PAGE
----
• %M = log_message (key) with a value of “[Test message]”

This means all the % parameters simply defines a specific key name for the field where it is located in the file. C, e, i, o, n are special parameters that require a KEYNAME be specified and the KEYNAME is used as the key. This means the above format could also be written as:

Now there are a few very important notes about the above format:

  • %t is a special case in that it can support spaces between the date and/or timestamp. Again this option behaves like the timestamp parser which will be discussed in a future post.
  • The square brackets and spaces in the above format are REQUIRED. Again, you are defining the format of the event and it must match exactly.
  • %M is another special case in that it matches everything else to the end of the event. Replacing %M with %{log_message}i would not work.

The only parameters you really need for the CLF parser are %t and one of the VARNAME ones — I prefer %{VARNAME}i. The reason for this is because you can name VARNAME whatever you want. What is also cool is that while you could exclude fields parsed via the CLF parser using the exclude_fields option, you can also do it by not specifying a VARNAME for the parameters that require it. For example, if I use the format:

Then I will only get the timestamp and log_message fields and the other fields will be ignored.

IMPORTANT: The timestamp can be used as part of the timestamp parser — discussed in a future post — but it will not be an actual field in the Log Insight server.

Advanced Example

Let’s say I have a more complex log file containing the following:

How can I extract the contents within each set of square brackets? The answer is with the same format used above. The only caveat is that the log_message field will contain the closing square bracket within the value.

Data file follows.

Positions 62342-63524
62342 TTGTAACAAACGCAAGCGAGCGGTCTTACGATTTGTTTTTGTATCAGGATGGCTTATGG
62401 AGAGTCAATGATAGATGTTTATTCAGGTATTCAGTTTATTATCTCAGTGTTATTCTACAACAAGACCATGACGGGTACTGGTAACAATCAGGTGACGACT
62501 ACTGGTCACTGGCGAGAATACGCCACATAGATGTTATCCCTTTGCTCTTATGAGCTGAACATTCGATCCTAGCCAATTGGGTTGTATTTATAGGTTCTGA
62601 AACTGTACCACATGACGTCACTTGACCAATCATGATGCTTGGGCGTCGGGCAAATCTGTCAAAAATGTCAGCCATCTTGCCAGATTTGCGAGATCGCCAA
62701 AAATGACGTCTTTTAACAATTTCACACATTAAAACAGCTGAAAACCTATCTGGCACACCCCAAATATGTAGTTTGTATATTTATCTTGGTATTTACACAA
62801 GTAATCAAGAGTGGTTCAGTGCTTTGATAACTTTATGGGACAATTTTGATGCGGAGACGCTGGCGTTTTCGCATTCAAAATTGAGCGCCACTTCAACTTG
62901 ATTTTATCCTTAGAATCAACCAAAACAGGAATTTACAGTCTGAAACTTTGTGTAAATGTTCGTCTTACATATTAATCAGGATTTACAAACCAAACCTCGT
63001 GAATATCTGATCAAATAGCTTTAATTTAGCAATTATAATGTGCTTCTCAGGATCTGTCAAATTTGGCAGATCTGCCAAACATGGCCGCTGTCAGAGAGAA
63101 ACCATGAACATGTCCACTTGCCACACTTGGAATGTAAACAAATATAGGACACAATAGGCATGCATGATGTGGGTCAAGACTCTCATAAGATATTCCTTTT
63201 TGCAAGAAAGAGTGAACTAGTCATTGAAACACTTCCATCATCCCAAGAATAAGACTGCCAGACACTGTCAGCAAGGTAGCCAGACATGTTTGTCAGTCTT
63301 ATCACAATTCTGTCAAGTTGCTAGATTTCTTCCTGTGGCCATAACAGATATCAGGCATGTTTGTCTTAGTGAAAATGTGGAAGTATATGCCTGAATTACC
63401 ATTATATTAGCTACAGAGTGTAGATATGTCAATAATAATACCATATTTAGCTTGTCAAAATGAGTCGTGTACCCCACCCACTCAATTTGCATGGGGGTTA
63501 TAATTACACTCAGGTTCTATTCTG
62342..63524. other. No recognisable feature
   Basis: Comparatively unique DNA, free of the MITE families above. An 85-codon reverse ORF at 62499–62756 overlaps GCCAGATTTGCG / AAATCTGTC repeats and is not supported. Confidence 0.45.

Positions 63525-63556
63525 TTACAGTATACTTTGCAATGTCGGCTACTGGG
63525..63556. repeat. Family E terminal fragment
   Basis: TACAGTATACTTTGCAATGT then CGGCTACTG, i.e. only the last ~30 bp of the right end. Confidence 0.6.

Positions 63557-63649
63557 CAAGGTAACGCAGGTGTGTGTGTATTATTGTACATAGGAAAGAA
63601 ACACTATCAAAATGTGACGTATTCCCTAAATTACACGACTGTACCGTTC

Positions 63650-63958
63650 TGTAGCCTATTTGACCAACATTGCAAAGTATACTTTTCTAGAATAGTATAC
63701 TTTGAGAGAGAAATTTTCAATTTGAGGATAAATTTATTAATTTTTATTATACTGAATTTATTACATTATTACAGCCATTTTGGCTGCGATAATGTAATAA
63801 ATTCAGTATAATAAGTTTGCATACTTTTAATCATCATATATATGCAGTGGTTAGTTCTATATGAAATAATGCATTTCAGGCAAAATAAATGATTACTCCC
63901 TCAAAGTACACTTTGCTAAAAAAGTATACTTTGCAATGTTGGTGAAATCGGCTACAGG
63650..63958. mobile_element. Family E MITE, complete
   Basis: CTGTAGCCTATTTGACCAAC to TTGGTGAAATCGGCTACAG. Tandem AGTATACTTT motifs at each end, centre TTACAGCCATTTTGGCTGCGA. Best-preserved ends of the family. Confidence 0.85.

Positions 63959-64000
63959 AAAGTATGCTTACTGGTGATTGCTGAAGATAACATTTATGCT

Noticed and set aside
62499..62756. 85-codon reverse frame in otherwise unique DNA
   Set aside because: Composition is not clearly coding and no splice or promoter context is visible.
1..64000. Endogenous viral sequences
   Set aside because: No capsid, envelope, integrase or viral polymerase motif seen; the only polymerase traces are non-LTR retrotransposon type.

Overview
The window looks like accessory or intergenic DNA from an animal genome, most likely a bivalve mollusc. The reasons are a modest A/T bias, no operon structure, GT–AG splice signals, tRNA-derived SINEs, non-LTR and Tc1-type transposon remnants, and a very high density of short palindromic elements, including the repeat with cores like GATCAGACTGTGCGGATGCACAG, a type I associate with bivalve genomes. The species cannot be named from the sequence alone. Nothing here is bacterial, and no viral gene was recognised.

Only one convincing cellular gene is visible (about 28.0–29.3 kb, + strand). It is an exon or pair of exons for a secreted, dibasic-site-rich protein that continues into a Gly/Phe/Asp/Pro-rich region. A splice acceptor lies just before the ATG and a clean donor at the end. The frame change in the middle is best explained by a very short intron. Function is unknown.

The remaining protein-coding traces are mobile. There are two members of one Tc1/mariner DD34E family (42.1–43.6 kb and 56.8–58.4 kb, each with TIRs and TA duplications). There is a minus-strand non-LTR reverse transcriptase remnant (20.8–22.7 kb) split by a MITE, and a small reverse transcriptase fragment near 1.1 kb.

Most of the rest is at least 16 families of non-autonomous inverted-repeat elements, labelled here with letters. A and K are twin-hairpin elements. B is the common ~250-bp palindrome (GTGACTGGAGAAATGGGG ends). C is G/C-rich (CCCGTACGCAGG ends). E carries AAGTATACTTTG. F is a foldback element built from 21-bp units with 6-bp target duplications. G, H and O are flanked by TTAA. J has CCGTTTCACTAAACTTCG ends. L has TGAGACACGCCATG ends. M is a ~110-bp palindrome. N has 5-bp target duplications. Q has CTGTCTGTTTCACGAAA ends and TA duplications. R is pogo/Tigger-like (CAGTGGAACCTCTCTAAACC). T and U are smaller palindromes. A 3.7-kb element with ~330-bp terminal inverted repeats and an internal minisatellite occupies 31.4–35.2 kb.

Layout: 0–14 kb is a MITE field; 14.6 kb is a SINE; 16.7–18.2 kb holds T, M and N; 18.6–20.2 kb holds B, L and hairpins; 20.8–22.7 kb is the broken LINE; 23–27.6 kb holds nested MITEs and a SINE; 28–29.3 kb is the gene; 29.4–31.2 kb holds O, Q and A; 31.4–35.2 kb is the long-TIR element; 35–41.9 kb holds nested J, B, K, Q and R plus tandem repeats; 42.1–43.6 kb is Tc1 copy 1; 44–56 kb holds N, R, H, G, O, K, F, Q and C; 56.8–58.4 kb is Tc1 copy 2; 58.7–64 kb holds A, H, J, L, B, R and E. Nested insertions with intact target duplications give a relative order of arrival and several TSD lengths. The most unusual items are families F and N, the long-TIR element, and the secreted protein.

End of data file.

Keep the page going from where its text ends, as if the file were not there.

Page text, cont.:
How about if the log file looks like the following:

How can I parse this one? With the CLF parser this is not possible. Wait, why? The reason is because the CLF parsers requires a known format. The known format is space sensitive. Given that the third set of square brackets have a dynamic number of space separated values a known pattern cannot be determined. Now if I did not care about the third and four square brackets I could use %i to ignore or %M to store both into the log_message field, but if I want to parse them then the CLF parser will not help. Instead, if I wish to parse all square brackets in the above log file then I should use the CSV parser with a delimiter option set for open and close square bracket.

Summary

As you can see, the CLF parser is very flexible, but only works for known format events. Be sure to carefully define the format option or else no fields will be sent. Again, the CLF parser is only for events that follow a known format. For other logs formats see my previous posts on other agent parsing options. Do you have a need for the CLF parser?

© 2015, Steve Flanders. All rights reserved.